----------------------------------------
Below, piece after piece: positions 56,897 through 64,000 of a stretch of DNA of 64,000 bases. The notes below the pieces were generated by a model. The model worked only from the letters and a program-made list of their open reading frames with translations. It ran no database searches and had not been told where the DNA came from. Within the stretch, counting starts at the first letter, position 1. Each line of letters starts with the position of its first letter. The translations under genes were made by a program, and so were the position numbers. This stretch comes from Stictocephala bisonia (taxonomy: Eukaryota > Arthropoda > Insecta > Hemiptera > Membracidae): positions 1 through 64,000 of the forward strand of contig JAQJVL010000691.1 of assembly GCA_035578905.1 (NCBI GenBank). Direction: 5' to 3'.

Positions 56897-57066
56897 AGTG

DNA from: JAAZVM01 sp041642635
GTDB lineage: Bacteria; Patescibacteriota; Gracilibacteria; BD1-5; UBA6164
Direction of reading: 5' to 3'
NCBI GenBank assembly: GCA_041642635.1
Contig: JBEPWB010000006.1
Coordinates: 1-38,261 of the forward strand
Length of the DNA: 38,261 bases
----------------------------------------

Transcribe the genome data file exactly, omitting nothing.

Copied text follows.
Below, piece after piece: positions 56,897 through 64,000 of a stretch of DNA of 64,000 bases. The notes below the pieces were generated by a model. The model worked only from the letters and a program-made list of their open reading frames with translations. It ran no database searches and had not been told where the DNA came from. Within the stretch, counting starts at the first letter, position 1. Each line of letters starts with the position of its first letter. The translations under genes were made by a program, and so were the position numbers. This stretch comes from Stictocephala bisonia (taxonomy: Eukaryota > Arthropoda > Insecta > Hemiptera > Membracidae): positions 1 through 64,000 of the forward strand of contig JAQJVL010000691.1 of assembly GCA_035578905.1 (NCBI GenBank). Direction: 5' to 3'.

Positions 56897-57066
56897 AGTG

DNA from: JAAZVM01 sp041642635
GTDB lineage: Bacteria; Patescibacteriota; Gracilibacteria; BD1-5; UBA6164
Direction of reading: 5' to 3'
NCBI GenBank assembly: GCA_041642635.1
Contig: JBEPWB010000006.1
Coordinates: 1-38,261 of the forward strand
Length of the DNA: 38,261 bases